• Disability Insurance.  The Trump budget would cut tens of billions from Social Security Disability Insurance.  Among other things, it would cut retroactive benefits, hurting, for example, a worker whose career is cut short by a car crash and applies for benefits after struggling to return to work.  Currently she can receive up to 12 months of retroactive benefits, a critical lifeline that can prevent bankruptcy or homelessness.  The Trump budget would cut that payment in half.  A beneficiary who would have qualified for 12 months of retroactive benefits could lose about $7,000 as a result.

  • Medicare.  The congressional budget plan would cut Medicare by nearly $500 billion over ten years.  The House Budget Committee has previously identified several specific cuts, including replacing Medicare’s guarantee of health coverage with a flat premium-support payment (or voucher), raising the eligibility age from 65 to 67, increasing cost sharing, and raising premiums for higher-income people.  (The congressional budget plan itself does not provide such specifics.)

  • Food assistance.  The Trump plan would cut SNAP (formerly food stamps) by at least $140 billion over the decade; the cuts would reach about 30 percent in 2027.  The congressional plan cuts the budget area that funds SNAP but provides fewer specifics.  These cuts would inevitably increase hunger and hardship for people with disabilities, who are likelier to be food insecure and account for over 1 in 5 SNAP participants under age 65.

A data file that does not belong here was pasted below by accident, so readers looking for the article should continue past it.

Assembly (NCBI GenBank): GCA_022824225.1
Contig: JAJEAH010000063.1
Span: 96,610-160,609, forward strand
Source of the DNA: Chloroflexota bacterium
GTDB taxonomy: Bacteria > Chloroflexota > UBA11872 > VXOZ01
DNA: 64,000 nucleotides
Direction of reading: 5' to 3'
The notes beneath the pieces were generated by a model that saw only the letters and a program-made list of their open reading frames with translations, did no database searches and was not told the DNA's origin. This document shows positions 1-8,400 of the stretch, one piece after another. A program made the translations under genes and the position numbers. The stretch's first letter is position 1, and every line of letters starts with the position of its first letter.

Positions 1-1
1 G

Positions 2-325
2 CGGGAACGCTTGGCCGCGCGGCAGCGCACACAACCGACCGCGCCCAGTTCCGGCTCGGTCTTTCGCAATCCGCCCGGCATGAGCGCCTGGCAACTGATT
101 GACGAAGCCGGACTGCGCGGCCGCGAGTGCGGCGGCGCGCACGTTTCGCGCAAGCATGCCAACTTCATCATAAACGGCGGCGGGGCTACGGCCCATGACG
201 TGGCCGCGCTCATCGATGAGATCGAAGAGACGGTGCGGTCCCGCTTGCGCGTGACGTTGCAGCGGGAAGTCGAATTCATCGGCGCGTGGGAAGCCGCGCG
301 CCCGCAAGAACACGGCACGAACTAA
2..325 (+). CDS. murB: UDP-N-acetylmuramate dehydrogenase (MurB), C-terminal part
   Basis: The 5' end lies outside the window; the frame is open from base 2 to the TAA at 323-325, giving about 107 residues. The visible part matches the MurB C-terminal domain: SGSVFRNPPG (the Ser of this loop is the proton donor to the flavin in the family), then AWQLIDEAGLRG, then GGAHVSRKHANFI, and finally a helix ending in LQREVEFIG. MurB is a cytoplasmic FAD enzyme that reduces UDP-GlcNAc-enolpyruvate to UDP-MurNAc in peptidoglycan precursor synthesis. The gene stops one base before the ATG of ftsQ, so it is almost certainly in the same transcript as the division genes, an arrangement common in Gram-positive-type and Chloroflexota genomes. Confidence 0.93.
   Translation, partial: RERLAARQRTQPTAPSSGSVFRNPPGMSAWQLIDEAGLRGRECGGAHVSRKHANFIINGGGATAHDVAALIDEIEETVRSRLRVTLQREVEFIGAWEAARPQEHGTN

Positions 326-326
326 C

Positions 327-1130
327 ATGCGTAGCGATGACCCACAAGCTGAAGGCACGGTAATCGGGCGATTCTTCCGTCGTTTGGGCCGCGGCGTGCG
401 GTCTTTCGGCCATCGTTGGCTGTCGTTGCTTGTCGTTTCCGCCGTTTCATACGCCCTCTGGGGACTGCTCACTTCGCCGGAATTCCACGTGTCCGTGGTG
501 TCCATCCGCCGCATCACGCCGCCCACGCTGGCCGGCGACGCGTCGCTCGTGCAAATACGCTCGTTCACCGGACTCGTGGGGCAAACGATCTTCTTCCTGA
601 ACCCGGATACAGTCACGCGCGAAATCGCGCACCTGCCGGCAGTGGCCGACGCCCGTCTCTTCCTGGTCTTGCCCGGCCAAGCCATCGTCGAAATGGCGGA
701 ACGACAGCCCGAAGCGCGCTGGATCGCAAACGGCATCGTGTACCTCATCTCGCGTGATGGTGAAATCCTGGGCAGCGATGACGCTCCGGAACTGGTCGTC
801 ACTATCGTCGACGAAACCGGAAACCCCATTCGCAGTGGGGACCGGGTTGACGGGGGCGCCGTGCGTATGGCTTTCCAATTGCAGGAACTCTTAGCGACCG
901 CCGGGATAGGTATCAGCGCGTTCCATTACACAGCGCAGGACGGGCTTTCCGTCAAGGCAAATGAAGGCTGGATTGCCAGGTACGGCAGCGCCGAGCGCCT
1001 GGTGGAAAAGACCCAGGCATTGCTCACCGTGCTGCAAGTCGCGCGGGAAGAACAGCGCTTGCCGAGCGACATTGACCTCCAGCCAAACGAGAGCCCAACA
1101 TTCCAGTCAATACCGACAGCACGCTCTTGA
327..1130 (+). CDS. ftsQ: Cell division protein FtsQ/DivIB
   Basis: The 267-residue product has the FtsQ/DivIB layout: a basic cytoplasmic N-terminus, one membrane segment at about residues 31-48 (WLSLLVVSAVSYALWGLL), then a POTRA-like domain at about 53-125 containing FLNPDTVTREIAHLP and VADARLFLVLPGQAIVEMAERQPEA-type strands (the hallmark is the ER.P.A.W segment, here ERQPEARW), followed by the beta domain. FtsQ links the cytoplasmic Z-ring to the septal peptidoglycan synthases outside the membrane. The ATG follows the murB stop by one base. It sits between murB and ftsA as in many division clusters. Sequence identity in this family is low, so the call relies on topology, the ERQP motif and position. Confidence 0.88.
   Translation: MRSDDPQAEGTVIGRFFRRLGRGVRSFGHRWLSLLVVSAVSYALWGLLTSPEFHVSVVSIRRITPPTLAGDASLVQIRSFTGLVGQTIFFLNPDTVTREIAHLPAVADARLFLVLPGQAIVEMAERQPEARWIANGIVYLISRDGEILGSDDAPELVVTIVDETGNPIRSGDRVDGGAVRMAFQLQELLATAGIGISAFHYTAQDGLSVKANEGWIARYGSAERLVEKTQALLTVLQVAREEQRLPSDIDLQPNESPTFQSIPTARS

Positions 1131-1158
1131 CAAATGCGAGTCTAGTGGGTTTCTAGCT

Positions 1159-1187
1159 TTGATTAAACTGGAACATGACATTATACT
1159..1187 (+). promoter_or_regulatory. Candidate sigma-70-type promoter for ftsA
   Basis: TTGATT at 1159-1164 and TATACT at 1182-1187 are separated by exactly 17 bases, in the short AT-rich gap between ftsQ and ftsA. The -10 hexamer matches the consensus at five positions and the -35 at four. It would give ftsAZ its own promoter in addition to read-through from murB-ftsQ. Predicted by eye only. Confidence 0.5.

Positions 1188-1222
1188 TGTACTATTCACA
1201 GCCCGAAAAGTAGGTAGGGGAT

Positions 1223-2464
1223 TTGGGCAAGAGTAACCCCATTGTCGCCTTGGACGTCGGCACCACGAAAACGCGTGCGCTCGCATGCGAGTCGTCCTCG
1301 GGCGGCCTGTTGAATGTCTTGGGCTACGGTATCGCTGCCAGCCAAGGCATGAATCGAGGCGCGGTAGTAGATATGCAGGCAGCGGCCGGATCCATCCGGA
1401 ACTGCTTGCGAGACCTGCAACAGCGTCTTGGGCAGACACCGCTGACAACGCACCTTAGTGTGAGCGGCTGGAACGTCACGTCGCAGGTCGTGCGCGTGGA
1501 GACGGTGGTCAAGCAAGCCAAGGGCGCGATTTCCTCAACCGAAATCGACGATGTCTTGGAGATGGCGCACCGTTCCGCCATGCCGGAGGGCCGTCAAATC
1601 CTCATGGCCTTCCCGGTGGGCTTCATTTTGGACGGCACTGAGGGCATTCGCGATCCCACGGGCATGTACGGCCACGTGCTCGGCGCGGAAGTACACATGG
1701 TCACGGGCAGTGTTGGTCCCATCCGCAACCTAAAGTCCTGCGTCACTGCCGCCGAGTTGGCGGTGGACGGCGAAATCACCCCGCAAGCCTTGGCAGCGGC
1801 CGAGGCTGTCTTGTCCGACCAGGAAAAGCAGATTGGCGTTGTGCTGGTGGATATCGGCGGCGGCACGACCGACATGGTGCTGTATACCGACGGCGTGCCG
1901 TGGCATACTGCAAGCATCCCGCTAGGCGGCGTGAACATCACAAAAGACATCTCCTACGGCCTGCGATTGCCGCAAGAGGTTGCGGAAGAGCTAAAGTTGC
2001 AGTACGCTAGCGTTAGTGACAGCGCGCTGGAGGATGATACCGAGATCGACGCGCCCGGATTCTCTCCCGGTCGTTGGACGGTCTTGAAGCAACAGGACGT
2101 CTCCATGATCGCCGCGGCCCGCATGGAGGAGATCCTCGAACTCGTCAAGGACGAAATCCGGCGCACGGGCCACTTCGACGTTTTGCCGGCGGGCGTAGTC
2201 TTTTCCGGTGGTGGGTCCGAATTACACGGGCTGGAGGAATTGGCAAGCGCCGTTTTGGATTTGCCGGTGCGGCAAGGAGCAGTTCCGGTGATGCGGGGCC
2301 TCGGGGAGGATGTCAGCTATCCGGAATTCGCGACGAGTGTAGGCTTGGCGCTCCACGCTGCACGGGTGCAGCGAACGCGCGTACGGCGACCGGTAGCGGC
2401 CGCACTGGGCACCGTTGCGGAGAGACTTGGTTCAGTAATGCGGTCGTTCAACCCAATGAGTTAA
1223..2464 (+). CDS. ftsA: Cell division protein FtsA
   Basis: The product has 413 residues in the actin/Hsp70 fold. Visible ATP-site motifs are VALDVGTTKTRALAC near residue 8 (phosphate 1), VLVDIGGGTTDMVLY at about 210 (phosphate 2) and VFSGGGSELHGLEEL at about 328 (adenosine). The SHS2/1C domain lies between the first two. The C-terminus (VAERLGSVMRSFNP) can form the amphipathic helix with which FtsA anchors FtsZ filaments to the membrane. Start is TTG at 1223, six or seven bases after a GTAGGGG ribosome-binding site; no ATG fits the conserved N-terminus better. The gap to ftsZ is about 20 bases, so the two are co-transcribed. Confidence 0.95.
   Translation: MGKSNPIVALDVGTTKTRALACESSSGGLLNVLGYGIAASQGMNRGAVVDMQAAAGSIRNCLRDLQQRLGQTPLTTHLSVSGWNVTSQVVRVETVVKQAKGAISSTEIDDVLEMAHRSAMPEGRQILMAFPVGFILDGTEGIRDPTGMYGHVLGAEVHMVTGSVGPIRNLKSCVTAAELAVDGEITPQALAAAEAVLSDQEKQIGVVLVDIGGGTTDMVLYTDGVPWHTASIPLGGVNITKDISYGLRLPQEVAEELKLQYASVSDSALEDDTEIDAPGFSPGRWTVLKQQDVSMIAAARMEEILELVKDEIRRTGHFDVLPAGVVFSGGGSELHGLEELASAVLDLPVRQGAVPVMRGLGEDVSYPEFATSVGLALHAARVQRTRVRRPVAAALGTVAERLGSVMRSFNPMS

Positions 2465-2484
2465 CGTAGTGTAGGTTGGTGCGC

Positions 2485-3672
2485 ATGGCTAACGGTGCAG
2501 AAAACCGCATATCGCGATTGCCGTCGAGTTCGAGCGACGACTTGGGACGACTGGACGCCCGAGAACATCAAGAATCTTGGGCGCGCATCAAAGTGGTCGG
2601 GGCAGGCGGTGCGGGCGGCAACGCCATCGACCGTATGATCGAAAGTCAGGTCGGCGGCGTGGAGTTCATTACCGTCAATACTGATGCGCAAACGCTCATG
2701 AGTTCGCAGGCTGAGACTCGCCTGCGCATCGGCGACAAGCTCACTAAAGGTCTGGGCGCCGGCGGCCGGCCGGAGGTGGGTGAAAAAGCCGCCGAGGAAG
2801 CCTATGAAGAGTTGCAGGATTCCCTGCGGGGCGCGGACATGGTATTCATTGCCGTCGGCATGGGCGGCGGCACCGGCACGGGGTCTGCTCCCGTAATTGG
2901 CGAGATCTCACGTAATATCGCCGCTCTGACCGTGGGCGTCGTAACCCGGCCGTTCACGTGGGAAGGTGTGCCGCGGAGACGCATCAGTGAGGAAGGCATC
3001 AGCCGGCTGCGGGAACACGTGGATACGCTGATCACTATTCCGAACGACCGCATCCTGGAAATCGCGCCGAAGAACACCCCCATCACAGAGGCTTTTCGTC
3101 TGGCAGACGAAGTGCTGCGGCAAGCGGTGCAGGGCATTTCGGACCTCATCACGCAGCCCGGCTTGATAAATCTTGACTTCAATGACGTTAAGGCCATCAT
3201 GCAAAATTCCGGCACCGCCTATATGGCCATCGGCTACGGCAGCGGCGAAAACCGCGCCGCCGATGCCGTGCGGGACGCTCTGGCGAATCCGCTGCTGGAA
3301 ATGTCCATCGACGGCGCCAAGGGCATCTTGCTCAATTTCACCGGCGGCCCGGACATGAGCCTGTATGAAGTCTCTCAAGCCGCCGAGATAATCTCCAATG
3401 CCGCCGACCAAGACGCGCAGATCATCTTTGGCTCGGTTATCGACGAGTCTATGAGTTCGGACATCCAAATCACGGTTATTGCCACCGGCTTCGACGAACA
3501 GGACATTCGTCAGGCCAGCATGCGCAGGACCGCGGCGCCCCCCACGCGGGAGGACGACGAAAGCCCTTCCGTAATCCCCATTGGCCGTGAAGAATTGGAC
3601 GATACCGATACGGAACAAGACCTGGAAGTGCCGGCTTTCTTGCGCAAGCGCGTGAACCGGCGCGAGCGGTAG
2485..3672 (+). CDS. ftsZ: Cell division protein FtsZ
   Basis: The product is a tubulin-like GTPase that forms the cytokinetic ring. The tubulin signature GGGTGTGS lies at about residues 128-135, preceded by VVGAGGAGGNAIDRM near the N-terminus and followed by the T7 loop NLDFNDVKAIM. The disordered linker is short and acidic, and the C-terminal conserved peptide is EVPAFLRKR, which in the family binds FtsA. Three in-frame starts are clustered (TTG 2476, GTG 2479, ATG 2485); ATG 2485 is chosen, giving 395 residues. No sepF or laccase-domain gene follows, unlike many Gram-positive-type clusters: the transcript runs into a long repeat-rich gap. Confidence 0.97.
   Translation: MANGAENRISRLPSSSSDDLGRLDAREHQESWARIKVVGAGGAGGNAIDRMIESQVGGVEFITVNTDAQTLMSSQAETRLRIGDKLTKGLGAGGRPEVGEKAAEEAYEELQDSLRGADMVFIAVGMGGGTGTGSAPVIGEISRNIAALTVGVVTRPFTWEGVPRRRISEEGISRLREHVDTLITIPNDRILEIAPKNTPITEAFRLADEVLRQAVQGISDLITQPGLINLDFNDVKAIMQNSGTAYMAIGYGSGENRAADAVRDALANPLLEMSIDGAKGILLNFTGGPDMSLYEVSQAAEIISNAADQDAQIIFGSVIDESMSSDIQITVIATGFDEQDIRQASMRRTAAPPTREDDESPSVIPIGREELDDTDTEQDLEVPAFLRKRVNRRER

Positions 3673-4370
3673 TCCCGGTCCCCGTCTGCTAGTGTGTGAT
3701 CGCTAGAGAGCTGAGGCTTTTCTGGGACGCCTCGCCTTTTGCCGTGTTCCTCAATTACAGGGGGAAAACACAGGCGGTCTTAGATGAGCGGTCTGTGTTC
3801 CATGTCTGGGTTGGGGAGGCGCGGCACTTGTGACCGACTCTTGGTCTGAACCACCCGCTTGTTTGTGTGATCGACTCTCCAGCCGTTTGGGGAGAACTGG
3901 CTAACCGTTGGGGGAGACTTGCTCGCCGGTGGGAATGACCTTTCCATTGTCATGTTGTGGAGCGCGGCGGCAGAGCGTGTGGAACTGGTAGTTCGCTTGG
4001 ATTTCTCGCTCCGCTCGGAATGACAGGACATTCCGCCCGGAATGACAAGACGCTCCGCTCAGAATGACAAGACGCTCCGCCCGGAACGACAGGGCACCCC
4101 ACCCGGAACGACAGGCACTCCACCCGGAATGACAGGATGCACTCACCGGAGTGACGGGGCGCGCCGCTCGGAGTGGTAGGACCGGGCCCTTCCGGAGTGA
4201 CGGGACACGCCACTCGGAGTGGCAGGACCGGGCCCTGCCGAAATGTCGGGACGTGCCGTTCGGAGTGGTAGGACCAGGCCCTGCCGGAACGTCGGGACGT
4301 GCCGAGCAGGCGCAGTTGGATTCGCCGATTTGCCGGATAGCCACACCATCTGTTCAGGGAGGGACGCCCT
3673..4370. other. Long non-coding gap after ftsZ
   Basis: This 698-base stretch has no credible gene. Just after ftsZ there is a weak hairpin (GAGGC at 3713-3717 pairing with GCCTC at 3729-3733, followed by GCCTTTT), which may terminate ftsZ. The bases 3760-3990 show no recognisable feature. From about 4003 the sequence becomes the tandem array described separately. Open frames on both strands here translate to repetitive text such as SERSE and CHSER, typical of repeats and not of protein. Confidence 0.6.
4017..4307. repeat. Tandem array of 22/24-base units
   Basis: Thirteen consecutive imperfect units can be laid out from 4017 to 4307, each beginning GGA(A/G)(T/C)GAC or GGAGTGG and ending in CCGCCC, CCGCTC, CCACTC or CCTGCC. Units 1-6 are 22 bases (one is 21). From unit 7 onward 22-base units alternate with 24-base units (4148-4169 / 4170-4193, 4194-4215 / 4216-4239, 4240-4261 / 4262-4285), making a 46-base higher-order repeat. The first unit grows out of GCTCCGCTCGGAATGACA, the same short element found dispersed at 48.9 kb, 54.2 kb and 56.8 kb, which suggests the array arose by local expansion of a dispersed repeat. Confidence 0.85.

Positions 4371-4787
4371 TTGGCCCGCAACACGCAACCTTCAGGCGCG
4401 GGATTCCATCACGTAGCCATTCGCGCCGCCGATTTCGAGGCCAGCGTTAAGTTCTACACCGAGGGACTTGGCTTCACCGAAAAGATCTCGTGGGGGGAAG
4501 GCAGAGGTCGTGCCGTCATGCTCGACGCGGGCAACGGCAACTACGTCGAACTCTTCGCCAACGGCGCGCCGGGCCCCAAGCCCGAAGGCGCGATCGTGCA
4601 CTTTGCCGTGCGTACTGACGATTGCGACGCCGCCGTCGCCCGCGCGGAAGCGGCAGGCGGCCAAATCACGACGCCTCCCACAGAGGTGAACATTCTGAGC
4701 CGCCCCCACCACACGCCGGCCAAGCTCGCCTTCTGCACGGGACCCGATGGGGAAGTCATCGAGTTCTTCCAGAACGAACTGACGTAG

• Income assistance for children with disabilities. The Trump budget plan would cut basic assistance for many low-income children with disabilities who receive aid from Supplemental Security Income. The congressional budget plan cuts the part of the budget that includes this program but does not provide specifics for how those cuts would be achieved.

  • Key investments.  The Trump and congressional budget plans would deeply cut non-defense discretionary (NDD) funding, the budget area that supports important programs for people with disabilities, including housing assistance and funding to administer Social Security.  These cuts would come on top of cuts imposed since 2010.  By 2027, under the congressional plan, overall NDD funding would be 18 percent below its 2017 level and 29 percent below its 2010 level, after adjusting for inflation. The cuts under the Trump plan are even deeper.